Exoenzymes as a Signature of Microbial Response to Marine Environmental Conditions.
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Microbial heterotopic metabolism in the ocean is fueled by a supply of essential nutrients acquired via exoenzymes catalyzing depolymerization of high-molecular-weight compounds. Although the rates of activity for a variety of exoenzymes across various marine environments are well established, the factors regulating the production of these exoenzymes, and to some extent their correlation with microbial community composition, are less known. This study focuses on addressing these challenges using a mesocosm experiment that compared a natural seawater microbial community (control) and exposed (to oil) treatment. Exoenzyme activities for -glucosidase, leucine aminopeptidase (LAP), and lipase were significantly correlated with dissolved nutrient concentrations. We measured correlations between carbon- and nitrogen-acquiring enzymes (-glucosidase/lipase versus LAP) and found that the correlation of carbon-acquiring enzymes varies with the chemical nature of the available primary carbon source. Notably, a strong correlation between particulate organic carbon and -glucosidase activity demonstrates their polysaccharide depolymerization in providing the carbon for microbial growth. Last, we show that exoenzyme activity patterns are not necessarily correlated with prokaryotic community composition, suggesting a redundancy of exoenzyme functions among the marine microbial community and substrate availability. This study provides foundational work for linking exoenzyme function with dissolved organic substrate and downstream processes in marine systems.IMPORTANCE Microbes release exoenzymes into the environment to break down complex organic matter and nutrients into simpler forms that can be assimilated and utilized, thereby addressing their cellular carbon, nitrogen, and phosphorus requirements. Despite its importance, the factors associated with the synthesis of exoenzymes are not clearly defined, especially for the marine environment. Here, we found that exoenzymes associated with nitrogen and phosphorus acquisition were strongly correlated with inorganic nutrient levels, while those associated with carbon acquisition depended on the type of organic carbon available. We also show a linear relationship between carbon- and nitrogen-acquiring exoenzymes and a strong correlation between microbial biomass and exoenzymes, highlighting their significance to microbial productivity. Last, we show that changes in microbial community composition are not strongly associated with changes in exoenzyme activity profiles, a finding which reveals a redundancy of exoenzyme activity functions among microbial community. These findings advance our understanding of previously unknown factors associated with exoenzyme production in the marine environment.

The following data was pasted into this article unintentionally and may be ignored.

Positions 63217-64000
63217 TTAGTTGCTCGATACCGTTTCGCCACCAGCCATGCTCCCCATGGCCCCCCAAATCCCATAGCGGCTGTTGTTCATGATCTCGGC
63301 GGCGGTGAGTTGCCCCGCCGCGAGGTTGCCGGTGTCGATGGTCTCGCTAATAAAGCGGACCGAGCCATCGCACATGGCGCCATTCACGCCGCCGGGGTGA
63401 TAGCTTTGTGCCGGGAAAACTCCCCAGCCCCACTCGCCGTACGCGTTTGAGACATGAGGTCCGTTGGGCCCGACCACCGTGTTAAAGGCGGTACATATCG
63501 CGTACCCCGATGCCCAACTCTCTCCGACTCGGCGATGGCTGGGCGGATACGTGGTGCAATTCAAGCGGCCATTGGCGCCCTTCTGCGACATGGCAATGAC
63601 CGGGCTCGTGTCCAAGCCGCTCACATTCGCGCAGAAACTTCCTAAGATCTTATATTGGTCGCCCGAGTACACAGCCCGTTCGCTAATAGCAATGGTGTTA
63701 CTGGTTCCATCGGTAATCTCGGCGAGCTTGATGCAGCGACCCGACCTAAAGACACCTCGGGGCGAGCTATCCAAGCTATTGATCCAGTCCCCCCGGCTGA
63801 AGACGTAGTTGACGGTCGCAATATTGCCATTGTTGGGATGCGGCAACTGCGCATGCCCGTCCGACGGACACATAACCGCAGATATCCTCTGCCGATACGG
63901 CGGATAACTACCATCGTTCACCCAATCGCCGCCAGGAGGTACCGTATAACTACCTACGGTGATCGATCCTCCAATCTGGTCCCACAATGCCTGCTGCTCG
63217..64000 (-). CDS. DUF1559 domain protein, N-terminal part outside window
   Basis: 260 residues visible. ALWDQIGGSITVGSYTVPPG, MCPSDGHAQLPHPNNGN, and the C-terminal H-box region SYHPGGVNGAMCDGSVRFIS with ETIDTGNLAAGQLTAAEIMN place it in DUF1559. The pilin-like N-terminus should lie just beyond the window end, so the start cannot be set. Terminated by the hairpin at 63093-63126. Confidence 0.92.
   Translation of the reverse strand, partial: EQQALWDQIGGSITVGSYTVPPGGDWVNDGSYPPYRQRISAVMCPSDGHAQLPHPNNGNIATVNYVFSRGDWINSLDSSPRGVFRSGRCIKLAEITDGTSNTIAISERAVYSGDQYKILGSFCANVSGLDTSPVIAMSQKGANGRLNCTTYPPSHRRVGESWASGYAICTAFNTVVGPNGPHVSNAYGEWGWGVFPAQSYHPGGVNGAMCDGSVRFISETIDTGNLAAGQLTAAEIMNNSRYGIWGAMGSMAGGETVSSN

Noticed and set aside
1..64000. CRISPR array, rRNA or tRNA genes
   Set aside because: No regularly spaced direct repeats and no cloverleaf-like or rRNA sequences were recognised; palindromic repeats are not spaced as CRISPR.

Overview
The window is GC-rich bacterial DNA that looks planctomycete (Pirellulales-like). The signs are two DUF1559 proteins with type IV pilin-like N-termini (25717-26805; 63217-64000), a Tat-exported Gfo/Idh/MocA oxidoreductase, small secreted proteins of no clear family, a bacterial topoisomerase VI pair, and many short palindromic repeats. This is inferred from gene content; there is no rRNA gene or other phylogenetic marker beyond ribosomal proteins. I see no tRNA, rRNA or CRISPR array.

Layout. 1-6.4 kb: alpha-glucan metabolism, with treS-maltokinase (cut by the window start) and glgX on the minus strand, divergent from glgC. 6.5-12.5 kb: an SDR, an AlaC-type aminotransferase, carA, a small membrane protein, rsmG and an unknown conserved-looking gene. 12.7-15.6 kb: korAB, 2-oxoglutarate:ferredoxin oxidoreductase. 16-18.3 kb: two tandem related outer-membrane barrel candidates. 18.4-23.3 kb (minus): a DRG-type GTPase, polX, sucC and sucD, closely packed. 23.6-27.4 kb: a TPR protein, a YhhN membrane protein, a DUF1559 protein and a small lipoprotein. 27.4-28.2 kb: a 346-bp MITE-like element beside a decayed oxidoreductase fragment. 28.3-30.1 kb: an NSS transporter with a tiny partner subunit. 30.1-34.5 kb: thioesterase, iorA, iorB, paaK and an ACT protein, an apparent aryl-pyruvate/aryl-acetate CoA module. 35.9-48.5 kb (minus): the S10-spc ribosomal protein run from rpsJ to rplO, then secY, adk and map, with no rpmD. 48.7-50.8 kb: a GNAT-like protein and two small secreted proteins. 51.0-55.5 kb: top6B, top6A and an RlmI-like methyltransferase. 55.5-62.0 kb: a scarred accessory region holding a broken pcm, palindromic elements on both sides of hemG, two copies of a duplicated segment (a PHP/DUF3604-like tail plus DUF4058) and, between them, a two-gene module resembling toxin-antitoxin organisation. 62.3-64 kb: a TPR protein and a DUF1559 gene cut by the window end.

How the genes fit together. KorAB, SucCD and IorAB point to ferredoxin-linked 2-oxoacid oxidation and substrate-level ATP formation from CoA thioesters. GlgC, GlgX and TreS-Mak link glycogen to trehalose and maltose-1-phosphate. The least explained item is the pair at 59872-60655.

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Kamalanathan, M., Doyle, S. M., Xu, C., Achberger, A. M., Wade, T. L., Schwehr, K., ... Quigg, A.
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